How a LED Projector Lens Works

led projector lens

How a LED Projector Lens Works

Projectors let you relive moments like wedding videos on the big screen, and create a theater-like experience at home. They also have the potential to save on energy costs compared to lamp-based alternatives.

A great LED lens does one primary job-it produces enough light to comply with road safety requirements. It must be bright enough to provide adequate illumination, while also producing a well-formed light pattern that is not annoying to other road users.

Optical Design

A projector lens is essential for delivering intense light in an organized and tightly controlled beam pattern. Projector lenses are used in the automotive industry and in many other applications to led projector lens create two-dimensional images on screens. They are also found in places like movie theaters and planetariums to project images on large surfaces without sacrificing image quality.

A led projector lens uses several optical designs to collect and refocus light to create a specific beam pattern. These optical design elements include a lens and a reflector bowl. A reflector bowl is made of a reflective material such as aluminum alloy to keep heat from the lens and allow it to operate at higher temperatures. A lens is a curved piece of plastic or glass that helps to shape the light produced by the LED.

Using advanced optical design software like Zemax, Greenlight engineers create world class imaging and illumination optics. They are experts in the use of spherical and aspheric lenses to minimize element count and size while achieving high resolution and performance requirements. They are skilled at utilizing freeform lenses as well to provide unique solutions for their customers.

LEDs offer a number of benefits over traditional HID and laser pumped phosphor (LaPh) sources, such as high lumens, low power consumption, and long lifetimes. However, there are challenges to overcome for LEDs in TI DLP projectors. This paper explains some of the system options and illumination optical design challenges when using LEDs as the primary source of light for DLP projectors.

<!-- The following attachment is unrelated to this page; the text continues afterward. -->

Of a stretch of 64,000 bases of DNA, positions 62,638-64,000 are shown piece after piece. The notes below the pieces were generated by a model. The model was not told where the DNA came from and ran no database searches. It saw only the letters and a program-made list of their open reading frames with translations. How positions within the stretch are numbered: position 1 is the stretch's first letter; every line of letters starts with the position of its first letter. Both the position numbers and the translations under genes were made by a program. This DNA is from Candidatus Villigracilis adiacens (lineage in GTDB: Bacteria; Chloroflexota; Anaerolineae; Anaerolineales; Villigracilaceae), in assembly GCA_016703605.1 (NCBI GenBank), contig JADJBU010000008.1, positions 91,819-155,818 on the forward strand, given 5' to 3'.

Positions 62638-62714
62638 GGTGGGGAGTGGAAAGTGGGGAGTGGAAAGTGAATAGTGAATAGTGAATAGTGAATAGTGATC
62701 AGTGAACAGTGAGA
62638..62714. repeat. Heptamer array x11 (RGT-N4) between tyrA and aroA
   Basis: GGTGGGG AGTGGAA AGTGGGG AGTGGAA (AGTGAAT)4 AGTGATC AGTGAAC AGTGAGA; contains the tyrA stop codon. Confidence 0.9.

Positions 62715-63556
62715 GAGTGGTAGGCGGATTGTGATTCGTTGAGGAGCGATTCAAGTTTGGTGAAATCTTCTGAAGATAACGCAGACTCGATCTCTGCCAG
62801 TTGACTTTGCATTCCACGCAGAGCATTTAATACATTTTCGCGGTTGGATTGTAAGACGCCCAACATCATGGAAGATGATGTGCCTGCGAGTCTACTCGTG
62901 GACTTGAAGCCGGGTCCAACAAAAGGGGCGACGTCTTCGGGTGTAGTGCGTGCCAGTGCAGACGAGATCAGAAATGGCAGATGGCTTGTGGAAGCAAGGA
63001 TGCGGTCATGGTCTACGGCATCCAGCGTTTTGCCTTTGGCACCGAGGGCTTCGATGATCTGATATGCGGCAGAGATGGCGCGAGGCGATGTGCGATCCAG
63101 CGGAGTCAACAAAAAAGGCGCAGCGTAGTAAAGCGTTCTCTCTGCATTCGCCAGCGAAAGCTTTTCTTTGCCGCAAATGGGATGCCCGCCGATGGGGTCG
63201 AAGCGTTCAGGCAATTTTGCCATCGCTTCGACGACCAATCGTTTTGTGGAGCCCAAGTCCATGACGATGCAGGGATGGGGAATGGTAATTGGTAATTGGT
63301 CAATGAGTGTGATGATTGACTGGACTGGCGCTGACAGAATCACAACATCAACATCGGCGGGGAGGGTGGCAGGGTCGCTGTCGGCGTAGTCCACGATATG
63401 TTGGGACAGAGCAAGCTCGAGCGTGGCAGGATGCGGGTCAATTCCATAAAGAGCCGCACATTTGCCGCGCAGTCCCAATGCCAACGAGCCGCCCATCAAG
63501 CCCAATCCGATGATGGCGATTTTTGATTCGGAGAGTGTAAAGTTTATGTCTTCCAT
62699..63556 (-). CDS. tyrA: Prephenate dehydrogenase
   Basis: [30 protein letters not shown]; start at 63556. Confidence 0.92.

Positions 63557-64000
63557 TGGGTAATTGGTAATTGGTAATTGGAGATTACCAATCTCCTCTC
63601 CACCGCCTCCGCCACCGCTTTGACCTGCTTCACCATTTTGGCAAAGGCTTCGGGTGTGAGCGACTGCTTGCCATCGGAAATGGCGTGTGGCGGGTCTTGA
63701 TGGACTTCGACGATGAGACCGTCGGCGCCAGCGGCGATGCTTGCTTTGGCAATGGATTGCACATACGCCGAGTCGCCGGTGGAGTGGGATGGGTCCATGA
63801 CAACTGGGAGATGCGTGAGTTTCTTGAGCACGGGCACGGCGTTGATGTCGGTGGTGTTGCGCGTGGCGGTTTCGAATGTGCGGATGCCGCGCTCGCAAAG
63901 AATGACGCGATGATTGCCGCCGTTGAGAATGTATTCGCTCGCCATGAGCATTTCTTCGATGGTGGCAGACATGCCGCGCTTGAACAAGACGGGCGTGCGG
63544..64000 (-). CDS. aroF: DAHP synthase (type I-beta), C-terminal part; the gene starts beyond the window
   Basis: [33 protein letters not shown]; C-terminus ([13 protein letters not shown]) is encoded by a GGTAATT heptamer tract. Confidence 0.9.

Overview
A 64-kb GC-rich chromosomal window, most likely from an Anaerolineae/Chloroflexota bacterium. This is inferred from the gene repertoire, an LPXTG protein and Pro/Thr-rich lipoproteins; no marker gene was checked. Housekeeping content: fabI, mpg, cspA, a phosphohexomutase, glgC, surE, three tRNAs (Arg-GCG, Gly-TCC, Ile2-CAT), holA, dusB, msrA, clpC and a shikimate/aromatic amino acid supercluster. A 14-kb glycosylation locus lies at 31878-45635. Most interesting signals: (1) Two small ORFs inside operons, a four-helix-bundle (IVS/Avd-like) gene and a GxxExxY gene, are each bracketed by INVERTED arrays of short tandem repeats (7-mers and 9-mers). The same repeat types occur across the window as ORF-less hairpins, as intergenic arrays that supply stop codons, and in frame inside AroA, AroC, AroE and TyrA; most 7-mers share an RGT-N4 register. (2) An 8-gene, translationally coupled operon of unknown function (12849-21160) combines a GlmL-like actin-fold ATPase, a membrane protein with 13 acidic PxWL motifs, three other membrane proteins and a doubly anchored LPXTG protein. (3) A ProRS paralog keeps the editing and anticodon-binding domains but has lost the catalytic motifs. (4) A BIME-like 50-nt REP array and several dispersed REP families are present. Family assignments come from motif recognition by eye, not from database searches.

Light Collection Optics

The light collection optics are usually made of two lens elements, a first one being smaller with a spherical shape and the second larger and having a spherical or aspheric surface. The first one collects the emitted radiation from the LED and directs it to the collimator, where the rays are then concentrated. It is important that the emitted radiation from the LED is directed to a large surface area, as this helps achieve high brightness and good optical performance.

The spherical or aspheric shape of the second lens allows the rays to be reflected from the surface. In this way, a significant portion of the emitted radiation is collected in the collimator, which leads to an effective increase in the brightness of the LED. The spherical or aspheric design also makes it possible to achieve better optical efficiency by avoiding surface losses.

In addition, the second lens is designed to allow a small fraction of the radiation emitted by the LED to overlap with the rays of the light collection optical system. This makes it easy to control the emission intensity of the LED so that the brightness of the LED does not exceed a predetermined limit.